The meaning of a piece of art can change with the times.
Case in point, these “Great Big Stuff” lyrics from Dirty Rotten Scoundrels:
“I’m tired of being a chump
I want to be like Trump
200 pounds of caviar in one gigantic lump”
First off, composer David Yazbek was on to something by sticking these words in the mouth of a conman, in the middle of proudly and loudly un-PC song that rather succinctly captures why Trump’s garish existence represented an appealing version of the American Dream to his supporters. Back in the aughts, the reference was a gaudily-rhymed declaration of the character’s aspiration to live a life of stupid wealth.
But nowadays, a character professing he wants to be like Trump?? Sure means something a lot different! So much so that future revivals will probably change the lyrics.
What interests me about this example is that it reverses the conventional pattern: updating old art usually entails excising the outdated. For instance:
Avenue Q productions swap out “George Bush is only for now” with a timelier reference…though I always appreciated how this line immediately dates the show to when it was actually written, helping to place which era its comic commentary on sociopolitical issues hails from. Also, the fact that modern audiences may not know if it’s Bush Sr. or Jr. only deepens the song’s message of life’s existential cyclicality.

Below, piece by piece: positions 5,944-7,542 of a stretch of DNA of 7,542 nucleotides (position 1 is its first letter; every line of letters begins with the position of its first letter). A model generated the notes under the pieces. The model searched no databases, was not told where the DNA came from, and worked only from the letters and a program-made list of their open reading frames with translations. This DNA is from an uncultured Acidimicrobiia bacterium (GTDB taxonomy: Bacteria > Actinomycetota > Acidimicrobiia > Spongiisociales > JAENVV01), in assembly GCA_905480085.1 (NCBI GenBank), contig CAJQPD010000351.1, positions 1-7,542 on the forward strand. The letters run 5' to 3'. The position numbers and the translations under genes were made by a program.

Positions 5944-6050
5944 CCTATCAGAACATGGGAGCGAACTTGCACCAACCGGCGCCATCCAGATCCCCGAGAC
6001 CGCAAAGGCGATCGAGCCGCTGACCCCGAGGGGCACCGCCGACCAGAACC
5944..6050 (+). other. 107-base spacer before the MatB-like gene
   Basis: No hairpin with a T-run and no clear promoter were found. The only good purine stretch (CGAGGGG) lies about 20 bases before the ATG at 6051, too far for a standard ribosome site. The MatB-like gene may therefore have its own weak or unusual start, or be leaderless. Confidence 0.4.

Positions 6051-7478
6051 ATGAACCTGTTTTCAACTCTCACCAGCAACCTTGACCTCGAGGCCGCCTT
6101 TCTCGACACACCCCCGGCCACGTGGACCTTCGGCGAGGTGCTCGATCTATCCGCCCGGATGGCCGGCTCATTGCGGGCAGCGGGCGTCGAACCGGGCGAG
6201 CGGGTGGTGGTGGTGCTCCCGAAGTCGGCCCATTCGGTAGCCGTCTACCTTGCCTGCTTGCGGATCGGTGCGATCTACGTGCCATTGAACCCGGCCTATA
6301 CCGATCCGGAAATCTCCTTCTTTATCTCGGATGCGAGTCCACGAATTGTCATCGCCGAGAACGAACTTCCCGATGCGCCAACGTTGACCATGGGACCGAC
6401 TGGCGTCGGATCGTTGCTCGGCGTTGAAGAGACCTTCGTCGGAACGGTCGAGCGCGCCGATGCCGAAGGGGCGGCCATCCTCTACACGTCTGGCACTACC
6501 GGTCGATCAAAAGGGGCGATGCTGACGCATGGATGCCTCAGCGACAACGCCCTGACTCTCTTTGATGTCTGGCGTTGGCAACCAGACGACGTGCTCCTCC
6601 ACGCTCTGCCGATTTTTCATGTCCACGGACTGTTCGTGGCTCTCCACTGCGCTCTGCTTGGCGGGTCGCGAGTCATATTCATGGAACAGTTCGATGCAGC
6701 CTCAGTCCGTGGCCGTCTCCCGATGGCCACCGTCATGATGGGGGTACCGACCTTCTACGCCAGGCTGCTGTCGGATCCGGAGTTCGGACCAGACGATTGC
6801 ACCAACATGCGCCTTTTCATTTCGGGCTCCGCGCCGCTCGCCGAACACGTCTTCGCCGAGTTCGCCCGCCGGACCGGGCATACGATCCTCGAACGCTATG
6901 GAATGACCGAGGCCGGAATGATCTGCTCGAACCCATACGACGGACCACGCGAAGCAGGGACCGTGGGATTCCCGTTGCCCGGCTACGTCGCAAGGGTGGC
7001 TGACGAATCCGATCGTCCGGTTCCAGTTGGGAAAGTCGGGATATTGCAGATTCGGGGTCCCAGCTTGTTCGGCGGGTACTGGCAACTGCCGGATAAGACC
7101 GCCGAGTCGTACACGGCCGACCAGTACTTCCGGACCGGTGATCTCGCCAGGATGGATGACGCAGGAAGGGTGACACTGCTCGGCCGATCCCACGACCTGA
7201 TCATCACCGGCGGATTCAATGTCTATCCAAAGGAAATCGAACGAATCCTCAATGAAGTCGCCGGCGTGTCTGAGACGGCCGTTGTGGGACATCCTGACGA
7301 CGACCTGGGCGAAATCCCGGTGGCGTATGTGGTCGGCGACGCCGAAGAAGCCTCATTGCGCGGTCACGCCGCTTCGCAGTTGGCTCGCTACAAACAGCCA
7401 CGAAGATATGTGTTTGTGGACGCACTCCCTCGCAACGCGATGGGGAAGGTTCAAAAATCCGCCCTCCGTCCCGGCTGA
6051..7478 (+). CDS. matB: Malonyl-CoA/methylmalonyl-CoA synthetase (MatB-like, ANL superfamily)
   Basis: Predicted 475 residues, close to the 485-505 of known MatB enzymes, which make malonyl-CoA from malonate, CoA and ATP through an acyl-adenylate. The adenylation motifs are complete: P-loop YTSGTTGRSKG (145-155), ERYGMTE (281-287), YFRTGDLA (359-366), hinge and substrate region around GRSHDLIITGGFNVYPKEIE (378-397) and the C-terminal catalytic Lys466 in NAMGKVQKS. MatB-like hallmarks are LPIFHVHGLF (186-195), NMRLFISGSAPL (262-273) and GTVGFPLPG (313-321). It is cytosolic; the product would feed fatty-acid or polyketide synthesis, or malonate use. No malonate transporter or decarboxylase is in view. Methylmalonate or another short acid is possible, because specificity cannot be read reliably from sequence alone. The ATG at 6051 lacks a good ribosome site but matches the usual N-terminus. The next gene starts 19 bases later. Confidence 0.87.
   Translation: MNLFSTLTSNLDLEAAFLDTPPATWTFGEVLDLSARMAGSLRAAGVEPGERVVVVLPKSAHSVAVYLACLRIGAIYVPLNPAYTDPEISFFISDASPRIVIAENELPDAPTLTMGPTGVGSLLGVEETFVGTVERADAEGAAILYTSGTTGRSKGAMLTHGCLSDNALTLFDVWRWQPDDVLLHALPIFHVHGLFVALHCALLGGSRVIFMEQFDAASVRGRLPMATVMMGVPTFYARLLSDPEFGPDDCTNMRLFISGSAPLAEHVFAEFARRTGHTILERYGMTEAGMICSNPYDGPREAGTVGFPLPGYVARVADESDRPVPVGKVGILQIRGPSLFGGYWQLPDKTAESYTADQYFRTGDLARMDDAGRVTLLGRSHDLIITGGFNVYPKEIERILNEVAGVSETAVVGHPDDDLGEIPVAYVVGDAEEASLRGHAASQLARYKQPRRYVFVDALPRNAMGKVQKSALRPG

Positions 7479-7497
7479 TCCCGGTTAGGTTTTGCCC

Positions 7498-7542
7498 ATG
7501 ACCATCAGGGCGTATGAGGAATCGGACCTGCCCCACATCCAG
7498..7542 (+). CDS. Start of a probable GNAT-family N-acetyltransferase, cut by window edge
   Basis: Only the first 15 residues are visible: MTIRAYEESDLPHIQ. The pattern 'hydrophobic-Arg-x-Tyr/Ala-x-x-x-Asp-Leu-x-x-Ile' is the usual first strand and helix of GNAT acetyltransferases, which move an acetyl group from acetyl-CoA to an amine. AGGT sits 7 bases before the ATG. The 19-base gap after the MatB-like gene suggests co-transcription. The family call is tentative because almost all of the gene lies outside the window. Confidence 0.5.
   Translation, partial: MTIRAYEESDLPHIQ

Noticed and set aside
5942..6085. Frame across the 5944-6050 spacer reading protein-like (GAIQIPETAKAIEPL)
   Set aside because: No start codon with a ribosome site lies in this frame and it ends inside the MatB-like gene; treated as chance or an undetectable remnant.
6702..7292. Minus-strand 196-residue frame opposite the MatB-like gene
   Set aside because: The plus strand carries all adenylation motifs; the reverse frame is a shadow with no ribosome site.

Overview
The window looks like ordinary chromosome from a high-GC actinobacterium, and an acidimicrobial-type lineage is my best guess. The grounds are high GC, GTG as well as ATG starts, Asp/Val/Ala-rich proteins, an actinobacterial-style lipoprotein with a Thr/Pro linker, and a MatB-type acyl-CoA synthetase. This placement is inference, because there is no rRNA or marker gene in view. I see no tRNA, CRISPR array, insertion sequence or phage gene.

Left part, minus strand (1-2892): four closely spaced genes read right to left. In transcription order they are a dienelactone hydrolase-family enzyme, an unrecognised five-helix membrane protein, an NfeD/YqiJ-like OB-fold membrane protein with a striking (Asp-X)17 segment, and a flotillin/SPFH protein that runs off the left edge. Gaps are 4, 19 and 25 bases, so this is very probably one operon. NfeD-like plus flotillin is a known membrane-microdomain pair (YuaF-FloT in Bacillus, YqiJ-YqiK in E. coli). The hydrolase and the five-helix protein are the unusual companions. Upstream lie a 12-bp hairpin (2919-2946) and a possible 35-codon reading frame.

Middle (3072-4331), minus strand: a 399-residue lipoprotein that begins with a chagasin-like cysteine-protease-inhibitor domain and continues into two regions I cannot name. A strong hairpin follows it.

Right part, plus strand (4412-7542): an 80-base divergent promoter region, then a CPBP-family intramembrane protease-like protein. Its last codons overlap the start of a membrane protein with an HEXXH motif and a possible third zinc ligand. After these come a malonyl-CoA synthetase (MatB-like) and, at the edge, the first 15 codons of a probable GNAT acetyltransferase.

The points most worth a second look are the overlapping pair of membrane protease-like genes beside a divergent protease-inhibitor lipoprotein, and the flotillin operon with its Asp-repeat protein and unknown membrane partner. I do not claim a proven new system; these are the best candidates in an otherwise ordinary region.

But with Dirty Rotten Scoundrels, it’s rare for a revival to be wise to strip a still “relevant” mention from the original. It tends to be the other way around, where you want to enhance the existing prescience.
But “Great Big Stuff” tapped into more than Yazbek probably realized. And now, the world is tapping back on his musical.